Within minutes, the smell of meat drifted over from the public grills. What I wouldn’t do right now to be sitting on that grass with a burger in my hand, watching my wife and son run around like hippies. Hell, I would even join them, he thought, for the first time in years. Draw mud lines on my face and leap from the car roof.
And as that thought crossed his mind, the spray-painted van pulled into the parking spot beside him—an obvious sign from God. Out came the hippies. Out came his son.
“Hi,” Peter said, when he noticed Mr. Jacobsen standing in front of him. “Are you coming?”
Mr. Jacobsen was as stiff as an action figure, and Peter felt the urge to replace his batteries. But then Mr. Jacobsen’s fingers began to curl; he said, “Let’s go” and made a thumbs up. On a mission unlikely to succeed, the relentless runaway recruits an unlikely ally: an adult with arms that reach the sky.
The sun had passed the lookout by at least a mile. With one hand, Peter traced a vertical line and found the point directly beneath it—an indentation in the earth like a head mark in a pillow. He said, “Let’s wait there.”
Lena and Jesse didn’t come along; the sign clearly stated that the fine for off-trail hiking was a hundred dollars, and besides, Jesse hated hiking in flip-flops. “Good luck catching the sun,” Jesse said. “Send us a postcard!”
But when Peter and Mr. Jacobsen, in ripped shorts and grass-stained slacks, finally stumbled into the crater that Peter had spotted, the sun had slipped even further. Peter didn’t know what to do. He grabbed the glass jar from his bag. He looked up at Mr. Jacobsen with wide eyes, in the way that another child would ask, Dad, what now? And Mr. Jacobsen took the jar, held it to the sun as Peter liked to do, and understood the issue. He suggested, “Have you tried to cause an earthquake?”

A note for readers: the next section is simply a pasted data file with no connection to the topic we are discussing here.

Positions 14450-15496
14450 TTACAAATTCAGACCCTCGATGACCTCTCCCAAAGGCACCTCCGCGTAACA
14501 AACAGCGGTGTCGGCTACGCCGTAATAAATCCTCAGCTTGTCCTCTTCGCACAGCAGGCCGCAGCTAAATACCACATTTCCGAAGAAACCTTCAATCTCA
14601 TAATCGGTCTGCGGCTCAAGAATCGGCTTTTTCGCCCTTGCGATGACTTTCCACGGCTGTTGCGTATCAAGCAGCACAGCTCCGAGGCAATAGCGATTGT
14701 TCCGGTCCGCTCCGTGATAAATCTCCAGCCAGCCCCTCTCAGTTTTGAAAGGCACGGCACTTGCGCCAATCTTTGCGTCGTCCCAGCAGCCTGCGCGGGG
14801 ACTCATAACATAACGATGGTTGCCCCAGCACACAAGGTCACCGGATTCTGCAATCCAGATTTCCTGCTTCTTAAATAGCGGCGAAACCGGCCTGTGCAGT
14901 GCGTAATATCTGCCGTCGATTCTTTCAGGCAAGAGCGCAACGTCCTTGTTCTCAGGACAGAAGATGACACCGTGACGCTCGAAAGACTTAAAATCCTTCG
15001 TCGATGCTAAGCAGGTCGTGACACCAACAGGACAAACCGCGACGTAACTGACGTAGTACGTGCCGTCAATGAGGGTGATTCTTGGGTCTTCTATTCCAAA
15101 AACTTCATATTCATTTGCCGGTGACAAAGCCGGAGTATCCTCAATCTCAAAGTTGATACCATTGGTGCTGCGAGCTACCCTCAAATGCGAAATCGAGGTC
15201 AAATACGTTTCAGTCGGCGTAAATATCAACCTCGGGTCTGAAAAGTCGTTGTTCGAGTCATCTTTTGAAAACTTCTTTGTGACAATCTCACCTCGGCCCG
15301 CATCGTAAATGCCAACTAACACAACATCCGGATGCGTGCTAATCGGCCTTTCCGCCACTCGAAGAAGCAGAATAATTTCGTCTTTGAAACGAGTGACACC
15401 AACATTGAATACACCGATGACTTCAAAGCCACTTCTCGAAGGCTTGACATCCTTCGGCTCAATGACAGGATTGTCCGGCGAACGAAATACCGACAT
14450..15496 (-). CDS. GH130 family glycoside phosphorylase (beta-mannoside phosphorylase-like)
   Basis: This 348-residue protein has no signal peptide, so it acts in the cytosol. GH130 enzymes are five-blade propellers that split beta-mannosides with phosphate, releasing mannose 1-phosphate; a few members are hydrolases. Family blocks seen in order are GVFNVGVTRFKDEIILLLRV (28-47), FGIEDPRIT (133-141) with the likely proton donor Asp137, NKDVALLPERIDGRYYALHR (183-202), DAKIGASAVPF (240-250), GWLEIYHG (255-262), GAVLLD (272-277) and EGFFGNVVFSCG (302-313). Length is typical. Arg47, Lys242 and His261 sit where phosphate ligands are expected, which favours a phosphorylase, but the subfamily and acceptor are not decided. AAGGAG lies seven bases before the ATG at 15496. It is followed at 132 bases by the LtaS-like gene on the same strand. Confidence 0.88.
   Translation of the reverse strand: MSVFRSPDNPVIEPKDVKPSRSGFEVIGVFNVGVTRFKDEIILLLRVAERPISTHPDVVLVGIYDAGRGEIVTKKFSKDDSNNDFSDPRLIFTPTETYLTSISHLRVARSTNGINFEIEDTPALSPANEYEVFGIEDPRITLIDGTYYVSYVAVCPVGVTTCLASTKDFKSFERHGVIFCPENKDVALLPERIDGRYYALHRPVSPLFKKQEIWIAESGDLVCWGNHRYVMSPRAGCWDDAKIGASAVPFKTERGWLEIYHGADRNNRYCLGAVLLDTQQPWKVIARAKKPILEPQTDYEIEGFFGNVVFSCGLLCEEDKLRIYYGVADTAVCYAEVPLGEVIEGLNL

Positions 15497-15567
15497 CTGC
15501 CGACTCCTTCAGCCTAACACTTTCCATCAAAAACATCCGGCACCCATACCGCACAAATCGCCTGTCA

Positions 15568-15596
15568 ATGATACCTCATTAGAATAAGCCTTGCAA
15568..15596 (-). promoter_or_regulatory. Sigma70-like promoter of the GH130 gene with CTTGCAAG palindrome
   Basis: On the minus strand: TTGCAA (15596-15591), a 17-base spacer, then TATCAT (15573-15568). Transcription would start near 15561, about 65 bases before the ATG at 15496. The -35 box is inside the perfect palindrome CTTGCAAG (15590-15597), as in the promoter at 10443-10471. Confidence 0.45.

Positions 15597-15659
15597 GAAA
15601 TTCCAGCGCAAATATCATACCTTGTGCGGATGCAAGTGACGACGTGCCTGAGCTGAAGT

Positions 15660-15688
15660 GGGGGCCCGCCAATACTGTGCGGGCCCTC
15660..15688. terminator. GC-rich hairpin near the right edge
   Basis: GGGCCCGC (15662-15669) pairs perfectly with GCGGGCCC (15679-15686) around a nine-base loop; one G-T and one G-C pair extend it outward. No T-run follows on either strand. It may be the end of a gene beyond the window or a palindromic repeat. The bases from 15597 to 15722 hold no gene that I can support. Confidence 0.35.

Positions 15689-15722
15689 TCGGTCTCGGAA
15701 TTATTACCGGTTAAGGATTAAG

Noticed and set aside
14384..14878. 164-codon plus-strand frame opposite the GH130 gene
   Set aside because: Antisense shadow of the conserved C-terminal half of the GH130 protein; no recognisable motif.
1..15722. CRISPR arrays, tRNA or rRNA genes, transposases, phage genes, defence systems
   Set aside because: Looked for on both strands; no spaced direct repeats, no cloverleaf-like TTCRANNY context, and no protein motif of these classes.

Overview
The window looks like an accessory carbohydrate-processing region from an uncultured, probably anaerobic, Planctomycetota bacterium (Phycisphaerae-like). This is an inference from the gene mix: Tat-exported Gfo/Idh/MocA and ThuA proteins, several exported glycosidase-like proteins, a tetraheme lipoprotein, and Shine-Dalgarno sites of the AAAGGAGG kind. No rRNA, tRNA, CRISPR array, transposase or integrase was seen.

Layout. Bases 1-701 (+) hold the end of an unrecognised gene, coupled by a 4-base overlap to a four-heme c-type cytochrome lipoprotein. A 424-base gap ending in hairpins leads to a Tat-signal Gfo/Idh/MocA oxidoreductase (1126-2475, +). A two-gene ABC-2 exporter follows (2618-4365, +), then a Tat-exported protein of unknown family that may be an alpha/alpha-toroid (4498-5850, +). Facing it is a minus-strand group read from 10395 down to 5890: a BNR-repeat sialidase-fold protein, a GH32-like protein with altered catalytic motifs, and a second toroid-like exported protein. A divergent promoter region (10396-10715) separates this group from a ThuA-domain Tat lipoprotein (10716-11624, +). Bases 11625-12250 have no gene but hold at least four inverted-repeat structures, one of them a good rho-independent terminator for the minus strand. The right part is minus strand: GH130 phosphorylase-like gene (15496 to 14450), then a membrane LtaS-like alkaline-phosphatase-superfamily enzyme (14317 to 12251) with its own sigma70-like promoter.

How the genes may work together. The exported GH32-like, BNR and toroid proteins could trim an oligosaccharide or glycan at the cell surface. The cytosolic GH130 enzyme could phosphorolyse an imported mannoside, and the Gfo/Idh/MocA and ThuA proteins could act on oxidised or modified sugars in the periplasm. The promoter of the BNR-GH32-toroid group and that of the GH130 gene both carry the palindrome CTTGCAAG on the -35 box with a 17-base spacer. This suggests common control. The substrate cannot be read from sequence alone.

Good idea, Peter thought. He bent his knees and brought his hips down low, soared into the air so that on landing, all his energy would surge into the earth and make it spring back like a trampoline. But his feet hit the ground, he looked up, and he realized that his earthquake didn’t even shake the people from the lookout, let alone the sun from the sky.
Mr. Jacobsen found a huge rock. “Use this?”
With super strength, Peter heaved it toward heaven, as though knocking a frisbee from a tree, but right then, he heard a crow cawing—Probably returning to roost, he figured, forgetting to follow his rock through the clouds. Different branch, same tree.
Mr. Jacobsen hadn’t given up. He was digging in the dirt on his hands and knees, looking for something, anything, for Peter to use.
Peter asked, “What are you doing?”
“Ma—Mom’s candle,” Mr. Jacobsen answered, holding up the jar for Peter to see. In it, the sun was like bottled emptiness—an eraser mark in the sky’s solid blue. Shoving a stick into Peter’s hand, he said, “Here.”
Peter didn’t need the stick though. There was a simple solution: he took the jar back and filled it with dirt. In the years since his crash, a layer of Kryptonian dust has remained in Superman’s crater, buried by time and fear. Not even our hero knows the extent of its powers.
“Here, Dad,” Peter said. “Let’s use this.”
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This week, Mark Bryk is living in Cairns, Australia. After that, I’m not sure where he’ll be. Any suggestions are more than welcome. He studied engineering in New York City before he left to travel and write, and recently, he began developing a website called Arton Post, a fictional city that writers and artists can co-create. Check it out!